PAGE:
A wormhole in the space-time continuum has opened up which allows each of the characters to communicate with their alternate selves in a post-2008 economic crash reality where an Occupy Wall Street-type of radical post-capitalist social movement has changed the world. According to renowned theoretical physicist Kip Thorne, various kinds of traversable wormholes enabling time travel are possible. Two different timelines associated with the same (or more than one) physical location could become connected by means of an outward flaring neck or throat. Thorne’s speculations are a further detailing of the Einstein-Rosen bridge to a mathematically required parallel universe which had, since German astronomer Karl Schwarzschild’s work on black holes of 1916, always been regarded as an essential solution to Einstein’s field equations in his general theory of relativity. It is the general relativistic property of spacetime curvature, providing the basis for exotic opposition between the wormhole’s two mouths (contiguous in space yet deferred in time), that can be harnessed into building a time machine, or instigating a bifurcation or forking of time into the two parallel streams.

In the post-capitalist economy fictionally envisioned by Varoufakis, work, control over production, digital networks, democratic politics, land use, money, and the internal culture and operations of corporations have been fully democratized. There are no bosses and no hierarchies at any level of the enterprise. There is so-called flat management where no one tells anyone what to do. Companies are self-managed and self-owned by their workers who all have equal shares. There is a guaranteed universal basic income and decent housing is a human right. Climate change and global warming have been brought under control. Digital technology has been designed and deployed to create a good society of much greater equality. The power of both corporations and the state has been cut down to size.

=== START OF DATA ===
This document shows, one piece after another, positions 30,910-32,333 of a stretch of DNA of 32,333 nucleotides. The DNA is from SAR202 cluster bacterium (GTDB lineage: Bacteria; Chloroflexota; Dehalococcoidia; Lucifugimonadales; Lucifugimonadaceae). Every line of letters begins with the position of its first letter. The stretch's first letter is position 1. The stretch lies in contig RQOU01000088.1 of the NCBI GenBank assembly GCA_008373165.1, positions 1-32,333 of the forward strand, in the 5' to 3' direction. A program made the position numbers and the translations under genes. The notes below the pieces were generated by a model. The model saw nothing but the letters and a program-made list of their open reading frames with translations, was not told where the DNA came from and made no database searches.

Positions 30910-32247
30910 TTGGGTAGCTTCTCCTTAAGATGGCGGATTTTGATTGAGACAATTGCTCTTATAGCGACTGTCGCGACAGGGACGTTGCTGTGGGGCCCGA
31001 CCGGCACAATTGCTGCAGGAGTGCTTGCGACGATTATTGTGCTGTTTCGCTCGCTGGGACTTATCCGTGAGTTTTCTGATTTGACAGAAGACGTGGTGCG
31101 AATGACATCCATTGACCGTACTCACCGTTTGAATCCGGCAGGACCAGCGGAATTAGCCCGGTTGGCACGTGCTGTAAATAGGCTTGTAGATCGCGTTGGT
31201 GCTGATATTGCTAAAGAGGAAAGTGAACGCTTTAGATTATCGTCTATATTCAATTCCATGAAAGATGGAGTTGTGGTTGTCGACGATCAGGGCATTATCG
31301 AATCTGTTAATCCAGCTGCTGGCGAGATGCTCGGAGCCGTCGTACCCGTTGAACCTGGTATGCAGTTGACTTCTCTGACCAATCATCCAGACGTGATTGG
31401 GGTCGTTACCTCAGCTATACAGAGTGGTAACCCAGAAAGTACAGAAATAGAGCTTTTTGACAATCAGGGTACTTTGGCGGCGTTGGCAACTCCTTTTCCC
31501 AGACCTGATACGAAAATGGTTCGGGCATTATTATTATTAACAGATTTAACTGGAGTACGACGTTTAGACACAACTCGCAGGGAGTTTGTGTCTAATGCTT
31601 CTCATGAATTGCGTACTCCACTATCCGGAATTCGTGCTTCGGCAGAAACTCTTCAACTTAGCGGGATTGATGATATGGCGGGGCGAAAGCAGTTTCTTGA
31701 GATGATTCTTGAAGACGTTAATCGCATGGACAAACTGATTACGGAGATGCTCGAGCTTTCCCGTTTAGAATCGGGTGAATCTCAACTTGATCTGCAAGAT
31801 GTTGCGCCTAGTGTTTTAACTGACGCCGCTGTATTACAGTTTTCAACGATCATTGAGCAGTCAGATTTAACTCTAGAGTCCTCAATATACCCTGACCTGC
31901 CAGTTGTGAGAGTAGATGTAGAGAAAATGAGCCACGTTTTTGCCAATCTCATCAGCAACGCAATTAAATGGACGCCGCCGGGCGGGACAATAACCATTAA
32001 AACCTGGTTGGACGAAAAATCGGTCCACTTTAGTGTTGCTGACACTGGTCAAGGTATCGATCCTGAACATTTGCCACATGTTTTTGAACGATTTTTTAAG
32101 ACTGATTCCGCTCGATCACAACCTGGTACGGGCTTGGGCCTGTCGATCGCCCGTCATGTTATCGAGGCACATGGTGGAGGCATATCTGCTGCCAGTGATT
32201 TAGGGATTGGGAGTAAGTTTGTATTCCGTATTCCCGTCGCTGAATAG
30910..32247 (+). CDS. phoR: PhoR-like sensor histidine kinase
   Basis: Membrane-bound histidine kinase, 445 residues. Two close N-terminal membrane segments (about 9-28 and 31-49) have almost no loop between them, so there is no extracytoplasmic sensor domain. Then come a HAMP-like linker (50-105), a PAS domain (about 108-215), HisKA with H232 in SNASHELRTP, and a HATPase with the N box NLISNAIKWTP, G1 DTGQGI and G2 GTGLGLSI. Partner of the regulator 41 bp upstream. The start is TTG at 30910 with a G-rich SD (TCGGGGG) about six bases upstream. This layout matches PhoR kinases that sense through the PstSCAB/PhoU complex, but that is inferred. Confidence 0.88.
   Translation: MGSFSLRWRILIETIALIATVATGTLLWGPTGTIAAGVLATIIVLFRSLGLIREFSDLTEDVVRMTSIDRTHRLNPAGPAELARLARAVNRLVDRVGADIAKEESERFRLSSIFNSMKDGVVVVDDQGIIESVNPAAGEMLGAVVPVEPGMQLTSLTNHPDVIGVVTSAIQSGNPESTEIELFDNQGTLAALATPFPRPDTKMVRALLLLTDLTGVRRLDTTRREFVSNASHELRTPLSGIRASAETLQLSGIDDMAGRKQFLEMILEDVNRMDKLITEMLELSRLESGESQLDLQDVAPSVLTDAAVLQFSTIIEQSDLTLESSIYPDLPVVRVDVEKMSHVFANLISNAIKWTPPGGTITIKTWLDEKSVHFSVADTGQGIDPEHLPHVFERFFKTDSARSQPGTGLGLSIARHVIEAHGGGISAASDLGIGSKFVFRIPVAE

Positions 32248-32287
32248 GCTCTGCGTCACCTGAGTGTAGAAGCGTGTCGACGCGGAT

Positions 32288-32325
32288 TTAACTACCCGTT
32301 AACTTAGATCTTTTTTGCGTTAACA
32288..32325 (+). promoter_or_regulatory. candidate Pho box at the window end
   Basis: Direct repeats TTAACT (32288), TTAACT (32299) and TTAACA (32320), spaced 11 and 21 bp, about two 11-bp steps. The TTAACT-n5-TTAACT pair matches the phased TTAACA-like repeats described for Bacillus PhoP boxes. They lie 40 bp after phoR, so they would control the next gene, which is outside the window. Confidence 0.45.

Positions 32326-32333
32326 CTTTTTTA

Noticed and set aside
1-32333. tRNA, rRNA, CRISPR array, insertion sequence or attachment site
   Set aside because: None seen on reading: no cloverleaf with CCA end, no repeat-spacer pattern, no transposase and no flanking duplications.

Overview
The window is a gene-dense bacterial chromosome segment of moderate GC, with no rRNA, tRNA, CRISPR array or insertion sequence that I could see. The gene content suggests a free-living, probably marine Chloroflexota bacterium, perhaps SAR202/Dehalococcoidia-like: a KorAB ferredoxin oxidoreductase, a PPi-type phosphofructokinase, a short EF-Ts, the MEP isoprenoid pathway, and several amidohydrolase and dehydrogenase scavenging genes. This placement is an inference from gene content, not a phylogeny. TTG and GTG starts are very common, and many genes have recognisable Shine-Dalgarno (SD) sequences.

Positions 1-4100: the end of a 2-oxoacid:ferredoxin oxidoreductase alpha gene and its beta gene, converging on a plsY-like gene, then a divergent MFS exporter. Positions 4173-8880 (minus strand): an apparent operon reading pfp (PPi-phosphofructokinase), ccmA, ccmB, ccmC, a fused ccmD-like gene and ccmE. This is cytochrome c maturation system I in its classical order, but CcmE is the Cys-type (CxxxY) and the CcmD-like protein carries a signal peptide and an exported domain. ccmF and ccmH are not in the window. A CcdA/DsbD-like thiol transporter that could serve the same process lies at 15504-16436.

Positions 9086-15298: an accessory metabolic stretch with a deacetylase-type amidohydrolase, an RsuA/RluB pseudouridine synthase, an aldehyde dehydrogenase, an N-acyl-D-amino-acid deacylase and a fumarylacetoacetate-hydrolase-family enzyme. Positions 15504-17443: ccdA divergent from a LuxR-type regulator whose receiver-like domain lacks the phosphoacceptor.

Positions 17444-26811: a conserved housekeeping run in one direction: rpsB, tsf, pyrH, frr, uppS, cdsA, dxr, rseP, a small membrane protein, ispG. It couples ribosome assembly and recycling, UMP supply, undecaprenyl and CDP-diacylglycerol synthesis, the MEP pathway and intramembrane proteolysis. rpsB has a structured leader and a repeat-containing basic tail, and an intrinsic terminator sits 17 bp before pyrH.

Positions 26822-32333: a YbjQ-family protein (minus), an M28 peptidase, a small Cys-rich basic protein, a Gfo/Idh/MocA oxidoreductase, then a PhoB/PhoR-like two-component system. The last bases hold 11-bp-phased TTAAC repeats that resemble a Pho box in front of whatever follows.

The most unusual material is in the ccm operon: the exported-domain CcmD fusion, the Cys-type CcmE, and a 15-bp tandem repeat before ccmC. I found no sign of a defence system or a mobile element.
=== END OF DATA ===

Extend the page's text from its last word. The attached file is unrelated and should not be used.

For Varoufakis, we are already living in post-capitalism, but in the bad sense. He calls the current system a form of techno-feudalism. Wall Street is run by giant financial conglomerates and hedge fund managers. Every industry is controlled by a few monopolistic mega-corporations. Each of these behemoths is like a “small Soviet Union.” Economic inequality has become obscene with the extreme concentration of wealth in the hands of the richest one percent and much of the population sinking into poverty. The state bails out failing banks and provides corporate handouts. In short, we have socialism for the very few and austerity for the many. Financial speculative capital and the flows of global money through the electronic networks detach themselves virtually and in a hyperreal way from any real economy or real production.

Universal Basic Income

Around 1970, counterculture authors Robert Anton Wilson and L. Wayne Benner devised the principles of what they called the RICH economy. Wilson and Benner held that unemployment, far from being something to shudder at, is a desirable state for humans and should be the goal of an advanced technological society. As the advance of cybernetic technology increasingly brings about the advent of self-programming machines, maintain Wilson and Benner, much of the work previously done by humans becomes obsolete. Rather than viewing this as a disaster, we should instead embrace the cybernetic age and its potential to make possible “the toil-less society as the utopian goal humanity has always sought.”

The first stage of the four-stage futurist program of the RICH economy (Rising Income Through Cybernetic Homeostasis) envisioned by Wilson and Benner is that society should encourage the augmentation of unemployment occasioned by cybernation. In Stage Two, society should implement one of the three ideas of the National Dividend (every citizen gets treated as a shareholder of the Gross National Product output of the nation), the Guaranteed Annual Income (today called the Universal Basic Income or UBI), or the Negative Income Tax (an idea of the celebrated University of Chicago libertarian economist Milton Friedman). The relatively simple and straightforward logistics of the UBI could also eliminate the excessive costs and complex bureaucracy of existing state social welfare systems. The UBI could also remove the psychological stigma and debasement associated with being a welfare recipient.

In Stage Three, the Universal Basic Income or similar gets slowly raised to the level of supporting a comfortable middle-class standard of living for every citizen. In the fourth or final stage, the state is called upon to make a massive investment in adult education. All citizens who desire it can receive retraining in advanced practical and technical skills, in natural science and technology, in the humanities, the arts and design, and the social sciences. Robert Anton Wilson suggested that the societal ultimatum of the work ethic – “Find a Master to employ you for slave wages or abide in squalid poverty” – is obsolete. What we need instead is a work aesthetics where each individual is emboldened and has the opportunity to realize her creative promise.